Tech startup: MindAptiv
From video software to big data, this company has major plans
Initial Lightbulb: Mindaptiv co-founders Ken Granville and John “Jake” Kolb worked together on various consulting projects at InVisM in Greenwood Village, with a collective resume spanning from videogames and virtual reality to telecom and enterprise systems.
The concept for MindAptiv evolved over time, and the focus tightened into video software “to solve the parallel processing problem,” Granville says. In 2014, the business plan pivoted to its current illumin8 video platform, but the long-term vision for the company extends into numerous industries that rely on big data.
“We are going to the core of computing,” Granville says. “The implications are staggering.”
The company now has about 25 employees and relocated from the Innovation Pavilion in Centennial to a 20,000-square-foot office in southeast Denver in July.
In a Nutshell: MindAptiv’s illumin8 is a suite of three video apps – a player, an encoder and an effects creator – for Mac, Windows, Android and iOS.
The player allows CPUs to process video about 100 times faster than legacy technology, says Granville, and the encoder – branded Reduce – can take a 250-megabyte video and transform it into “maybe four megabytes, without compromising quality.” The effects software, a.k.a. illumin8 Conjure, “is an amazing, creative tool,” he adds.
Granville describes the underlying technology as an “object-based computing solution” based on the underlying platform’s artificial intelligence. “It gives you unprecedented control of the data,” he says, and allows for desktop computers to easily handle high-definition video with limited bandwidth.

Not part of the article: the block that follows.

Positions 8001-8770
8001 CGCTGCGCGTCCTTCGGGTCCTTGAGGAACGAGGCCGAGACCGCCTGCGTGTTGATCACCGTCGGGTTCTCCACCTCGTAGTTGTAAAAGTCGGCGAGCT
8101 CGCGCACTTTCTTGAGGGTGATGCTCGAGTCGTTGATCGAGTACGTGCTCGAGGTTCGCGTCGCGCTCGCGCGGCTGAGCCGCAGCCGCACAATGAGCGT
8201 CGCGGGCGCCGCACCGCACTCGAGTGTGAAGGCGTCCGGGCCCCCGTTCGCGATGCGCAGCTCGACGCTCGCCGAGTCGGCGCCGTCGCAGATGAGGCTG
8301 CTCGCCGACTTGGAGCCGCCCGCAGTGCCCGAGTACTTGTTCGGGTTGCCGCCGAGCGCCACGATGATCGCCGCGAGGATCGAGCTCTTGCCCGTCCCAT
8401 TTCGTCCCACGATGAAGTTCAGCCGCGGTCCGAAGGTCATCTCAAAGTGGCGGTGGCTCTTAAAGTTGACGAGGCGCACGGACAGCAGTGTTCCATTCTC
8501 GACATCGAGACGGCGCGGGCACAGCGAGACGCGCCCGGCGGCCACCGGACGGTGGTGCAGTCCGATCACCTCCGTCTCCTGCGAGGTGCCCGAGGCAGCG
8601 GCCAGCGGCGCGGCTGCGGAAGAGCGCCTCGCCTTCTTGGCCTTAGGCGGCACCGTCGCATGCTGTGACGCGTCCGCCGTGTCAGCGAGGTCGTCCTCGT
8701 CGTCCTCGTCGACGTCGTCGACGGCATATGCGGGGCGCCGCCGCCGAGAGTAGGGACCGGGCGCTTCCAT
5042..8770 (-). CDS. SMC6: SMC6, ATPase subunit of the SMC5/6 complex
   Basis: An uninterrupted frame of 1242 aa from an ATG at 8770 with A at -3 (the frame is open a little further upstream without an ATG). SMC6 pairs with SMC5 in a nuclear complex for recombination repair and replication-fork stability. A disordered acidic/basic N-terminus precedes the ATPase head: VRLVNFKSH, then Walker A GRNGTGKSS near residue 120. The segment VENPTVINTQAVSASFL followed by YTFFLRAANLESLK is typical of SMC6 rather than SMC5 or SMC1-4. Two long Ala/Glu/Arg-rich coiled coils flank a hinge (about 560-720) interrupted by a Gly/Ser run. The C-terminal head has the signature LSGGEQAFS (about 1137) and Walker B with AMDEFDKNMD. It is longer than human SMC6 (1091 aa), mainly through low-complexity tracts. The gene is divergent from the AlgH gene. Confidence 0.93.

He says HBO’s next startup sitcom after “Silicon Valley” should be called “DTC,” dubbing Reduce a better utility than the former show’s fictional compression platform. “It’s quite literally better than the Pied Piper algorithm,” he says. “It’s a complex data transform. It’s not compression.”
The combination of edge detection and detail color recognition “is almost the way humans process spatial data,” he explains. “We walk into a room, we don’t focus on the room; we focus on objects in it.”
Compression algorithms “are using mathematical approximation to fill in detail. We’re not,” says Granville. “You can make it the size of a stadium screen, and you won’t lose a pixel.”
Granville says he wants to take illumin8 to digital distribution platforms like Netflix, touting its scalability. “It will allow Netflix to go from 120 versions of video down to one and reduce [streaming data] to a fraction of the size.”
He further describes the platform as a solution that extends beyond digital video into “solving big data problems … in a variety of industries from entertainment to health care to security.”
Michael Cushman, director of Vizionarium at the DaVinci Institute in Westminster, has followed MindAptiv since 2014. “We saw it as a different paradigm for computing,” he says. “Primarily, it’s based on semantic intelligence. The operating system essentially writes the code.”
Cushman’s takeaway for illumin8? “It’s really revolutionary,” he says. “You know the expression, ‘Software will eat the world’? I think semantic intelligence will eat software.”
The Market: Massive and growing. Cisco Systems forecasts video will account for 69 percent of all consumer internet traffic in 2017. Cisco further projects that 1 million minutes of video will cross the global network every second of every day.
Financing: Granville says the company was bootstrapped until 2013, but has brought in outside capital in the last three years. “We’ve since raised just over $5 million, all from angel investors.”